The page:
This is not the first attempt at decoding the Face ID, there have been other ones as well, but this is by far the cheapest technique used to unlock an iPhone X by fooling the Face ID
Apple’s introduction of the iPhone X’s Face ID set off an immediate race among hackers about who was going to be the first to fool the company’s advanced face recognition phone authentication system.
A week later, a group of hackers claim to have successfully duplicated someone’s face to unlock his iPhone X – with a rather sketchy technique which few security researchers believed will be possible.
Vietnamese security firm Bkav released a blog post where they said that they had beaten Apple’s security measure with a simple technique: a silicone mask.
"The mask is crafted by combining 3D printing with makeup and 2D images, besides some special processing on the cheeks and around the face, where there are large skin areas, to fool AI of Face ID," said Ngo Tuan Anh, Bkav's Vice President of Cyber Security.
The Bkav researchers used a basic silicone mask and 2D printed eyes to bypass the FaceID (Courtesy: Bkav.com)
"Nose was made by a handmade artist. We use 2D printing for other parts (similar to how we tricked Face Recognition nine years ago). The skin was also hand-made to trick Apple's Artificial Intelligence," Bkav said in the blog post.
“Apple has done this not so well”, writes the company, “Face ID can be foiled by a mask, which means it is not an effective security measure,” they said.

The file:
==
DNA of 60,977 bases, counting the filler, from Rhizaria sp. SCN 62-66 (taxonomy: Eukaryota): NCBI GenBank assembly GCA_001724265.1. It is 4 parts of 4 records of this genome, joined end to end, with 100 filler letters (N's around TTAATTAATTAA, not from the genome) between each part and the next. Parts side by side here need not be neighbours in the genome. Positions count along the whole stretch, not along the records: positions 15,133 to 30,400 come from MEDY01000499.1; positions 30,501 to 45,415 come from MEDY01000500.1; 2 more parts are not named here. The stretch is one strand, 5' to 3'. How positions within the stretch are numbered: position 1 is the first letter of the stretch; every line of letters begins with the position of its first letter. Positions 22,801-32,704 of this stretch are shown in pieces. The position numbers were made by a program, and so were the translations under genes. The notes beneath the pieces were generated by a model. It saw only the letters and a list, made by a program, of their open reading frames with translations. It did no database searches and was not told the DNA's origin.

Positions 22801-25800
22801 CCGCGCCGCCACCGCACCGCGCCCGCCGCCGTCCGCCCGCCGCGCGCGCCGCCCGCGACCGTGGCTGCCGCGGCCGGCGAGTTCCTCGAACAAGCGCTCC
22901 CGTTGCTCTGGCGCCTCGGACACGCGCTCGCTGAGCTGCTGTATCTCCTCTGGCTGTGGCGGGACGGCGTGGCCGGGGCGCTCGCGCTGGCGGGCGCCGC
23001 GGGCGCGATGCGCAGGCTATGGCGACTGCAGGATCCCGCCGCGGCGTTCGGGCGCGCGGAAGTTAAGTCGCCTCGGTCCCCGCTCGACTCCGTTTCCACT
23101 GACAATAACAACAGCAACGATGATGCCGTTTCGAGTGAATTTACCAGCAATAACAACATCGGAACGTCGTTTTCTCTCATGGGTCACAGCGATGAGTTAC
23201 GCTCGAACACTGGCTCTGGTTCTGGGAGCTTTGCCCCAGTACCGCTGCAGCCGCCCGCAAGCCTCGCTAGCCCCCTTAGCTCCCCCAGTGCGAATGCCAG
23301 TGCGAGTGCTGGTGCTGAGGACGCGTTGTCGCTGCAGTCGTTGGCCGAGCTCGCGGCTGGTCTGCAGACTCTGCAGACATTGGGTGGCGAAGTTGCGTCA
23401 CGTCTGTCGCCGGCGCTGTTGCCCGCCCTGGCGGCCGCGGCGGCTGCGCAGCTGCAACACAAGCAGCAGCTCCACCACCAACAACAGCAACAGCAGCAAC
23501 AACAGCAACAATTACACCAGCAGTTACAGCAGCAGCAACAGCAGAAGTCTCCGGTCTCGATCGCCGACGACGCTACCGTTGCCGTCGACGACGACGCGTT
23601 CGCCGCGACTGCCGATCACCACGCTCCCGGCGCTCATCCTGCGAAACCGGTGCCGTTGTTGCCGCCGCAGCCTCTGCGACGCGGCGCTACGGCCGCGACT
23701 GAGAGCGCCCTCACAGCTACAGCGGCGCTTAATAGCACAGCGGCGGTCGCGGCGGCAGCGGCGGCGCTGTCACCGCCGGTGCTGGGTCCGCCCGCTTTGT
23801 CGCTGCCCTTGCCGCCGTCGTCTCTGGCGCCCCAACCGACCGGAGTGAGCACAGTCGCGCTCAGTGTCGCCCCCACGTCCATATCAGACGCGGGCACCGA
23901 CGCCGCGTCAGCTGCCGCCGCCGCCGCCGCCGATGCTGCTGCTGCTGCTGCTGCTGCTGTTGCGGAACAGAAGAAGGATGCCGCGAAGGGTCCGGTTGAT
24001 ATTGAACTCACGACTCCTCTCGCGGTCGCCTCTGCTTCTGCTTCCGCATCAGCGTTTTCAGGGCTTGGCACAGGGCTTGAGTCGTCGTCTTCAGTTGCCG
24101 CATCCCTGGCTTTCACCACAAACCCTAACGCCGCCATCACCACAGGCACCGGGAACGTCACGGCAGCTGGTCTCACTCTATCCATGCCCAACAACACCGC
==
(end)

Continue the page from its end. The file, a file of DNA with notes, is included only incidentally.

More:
In a video posted on YouTube, one of the company’s staff pulls out a piece of cloth from a mounted mask facing an iPhone X on a stand, and the phone instantly unlocks.
The Bkav security experts who also posted a video on how they did this, said that Face ID can be fooled by a mask, which means, according to them, that it is not an effective security measure (Courtesy: Bkav on YouTube)
The researchers say that they were able to spoof the iPhone X’s 3D infrared mapping of the owner's face and its AI-driven modelling with a relatively basic mask - which had little more than some sculpted silicone, two-dimensional eyes and lips printed on paper.
There is a catch though: the researchers, however, admitted that the technique would still be requiring a detailed measurement or a digital scan of the face of the phone’s owner.
Hence, they rated their own hacking technique in the more sophisticated category as compared to an ordinary hack that an iPhone X user may be facing.
This is not the first attempt at decoding the Face ID, there have been other ones as well, but this is by far the cheapest technique that claims to have decoded the Face ID unlock.
Previously, a report by Mashable showed that Face ID was indeed unlockable in cases of identical twins.In 2008, Bkav was the first company in the world to show that face recognition was not an effective security measure for laptops, right after Toshiba, Lenovo, Asus, etc. used this technology for their products.